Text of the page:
Duolingo is, far and away, the most popular way to learn a language online, with over 200 million users around the world. Launched in 2011, the program offers in-depth online courses in over 30 languages and ranks as one of the most downloaded apps on both iOS and Android. In countries like Brazil and Ukraine, 5% of all smartphone owners use Duolingo.
How and why? Three reasons:
- Duolingo’s courses are free. A freemium plan is available without ads, but all users have access to the same features and course material. While the growing market for language learning programs demonstrates a clear demand, it’s also evident that most people can’t spend several hours a day studying, so it’s hard to justify paying for a platform. Also, people just like free things.
- Duolingo’s design is simple and engaging. Of all the available language learning apps, it’s hard to find a cleaner, more intuitive user interface than Duolingo.
- Duolingo is the most comprehensive online language learning platform. For the size, variety, and accessibility of its course content, Duolingo simply beats the competition.
Nonetheless, every language learner is different, and online courses aren’t one-size-fits-all. Below, we break down Duolingo basics as well as pros and cons to help you determine if it’s the right language learning app for you!
What Languages Can You Learn on Duolingo?
Duolingo offers over 30 online courses for English speakers, the most of any language learning app. The most popular include (in order):
- Latin American Spanish
- Brazilian Portuguese
Other languages offered include Russian, Japanese, Dutch, Turkish, Korean, Greek, Mandarin Chinese, and even a few fantasy languages.
Duolingo also offers dozens of courses for non-English speaking students, and users can suggest new language courses they want Duolingo to develop.
How Does Duolingo Work?
Duolingo combines machine learning, psychology (or psycholinguistics), and innovative education tools to help users learn a new language.
Once you create an account, Duolingo asks which language you’d like to learn and your skill level. For our purposes, let’s say that you want to learn French and have zero previous experience. Next, you’ll see the landing page and the skill tree, which lays out the course curriculum.
Each icon represents a language unit and consists of a series of lessons. In short, your goal is to complete each lesson in the skill tree until you reach the end. Of course, there’s more to it, because Duolingo allows learners to dive as deep into their target language as they want. Each unit has multiple levels, and users must complete unit blocks, or checkpoints, in order to unlock advanced lessons.
Lessons have three types of questions, each of which are designed to develop a specific language skill:
- Fill-in-the-blank multiple choice
- Translation (in either direction)
- Write what you hear
Generally speaking, Duolingo is designed as a learn-as-you-go app. Vocab lessons prompt you to match words with images, and built-in tools like hover text and optional word banks serve as helpful reminders (Duolingo’s algorithms determine which words you need to practice, and when). Incorrect answers in any lesson prompt an explanation as well as a crowdsourced discussion thread for every question on the app.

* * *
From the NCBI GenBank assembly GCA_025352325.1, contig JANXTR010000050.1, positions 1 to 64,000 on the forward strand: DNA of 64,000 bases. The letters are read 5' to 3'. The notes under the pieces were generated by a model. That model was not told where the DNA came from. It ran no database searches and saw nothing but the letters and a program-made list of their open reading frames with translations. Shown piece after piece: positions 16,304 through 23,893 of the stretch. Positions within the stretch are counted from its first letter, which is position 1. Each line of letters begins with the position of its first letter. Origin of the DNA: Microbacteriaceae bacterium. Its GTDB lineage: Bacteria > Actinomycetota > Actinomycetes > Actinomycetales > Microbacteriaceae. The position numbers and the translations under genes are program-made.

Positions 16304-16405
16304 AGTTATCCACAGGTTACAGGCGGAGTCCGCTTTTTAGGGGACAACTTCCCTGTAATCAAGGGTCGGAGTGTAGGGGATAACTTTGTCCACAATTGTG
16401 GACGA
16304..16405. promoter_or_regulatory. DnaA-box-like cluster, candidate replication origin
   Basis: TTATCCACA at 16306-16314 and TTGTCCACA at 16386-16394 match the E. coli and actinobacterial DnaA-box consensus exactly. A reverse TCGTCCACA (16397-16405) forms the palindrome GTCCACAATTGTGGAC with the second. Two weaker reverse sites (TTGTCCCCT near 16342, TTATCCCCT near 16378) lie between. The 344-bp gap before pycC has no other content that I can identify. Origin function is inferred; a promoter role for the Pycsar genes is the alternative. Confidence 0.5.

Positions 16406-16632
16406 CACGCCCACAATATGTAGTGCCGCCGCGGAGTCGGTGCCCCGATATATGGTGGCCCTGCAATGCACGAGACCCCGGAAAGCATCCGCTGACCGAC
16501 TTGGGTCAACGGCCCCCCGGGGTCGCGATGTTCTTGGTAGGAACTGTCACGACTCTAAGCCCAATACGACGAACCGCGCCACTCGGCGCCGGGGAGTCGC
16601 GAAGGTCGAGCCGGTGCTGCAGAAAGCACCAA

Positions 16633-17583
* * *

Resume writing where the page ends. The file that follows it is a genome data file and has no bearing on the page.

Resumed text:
If you prefer an organized “textbook” approach, each unit also includes a cheat sheet that features grammar tips, conjugation tables, example sentences, common mistakes, and other helpful notes.
But lessons aren’t the only way to learn on Duolingo. The app’s extensive resource library allows students to put their knowledge to work in a variety of settings:
- Practice: Same format as lessons, but designed to integrate multiple concepts
- Stories: Short dialogues to help learners improve reading and listening comprehension skills
- Podcasts: Short audio stories from real-life speakers (currently only available in Spanish)
- Events: Attend local meet-ups with fellow Duolingo students to develop conversational skills
These are continuously updated, taking user suggestions into account, and provide a nice sandbox environment to test your skills and monitor progress and areas with room to improve.
How Effective is Duolingo?
Research shows that Duolingo can be a highly effective language learning app, and advanced technology should allow it to continue to improve. For instance, a much-cited 2012 study found that:
- 34 hours on Duolingo is the equivalent of a semester-long college course
- For each hour of study, students’ standardized tests scores improved 8 points
- 80% of students “agreed” or “strongly agreed” that they were “satisfied with Duolingo”
Additional studies have argued that Duolingo:
- Increases student engagement via gamification
- Can help students learn two languages at the same time
- Should be used in the language learning classroom
Still, for now, the data isn’t conclusive, and plenty of experts question whether Duolingo actually trumps university-level language learning.
What Are the Drawbacks to Duolingo?
Even as the most popular language learning app, Duolingo has some drawbacks.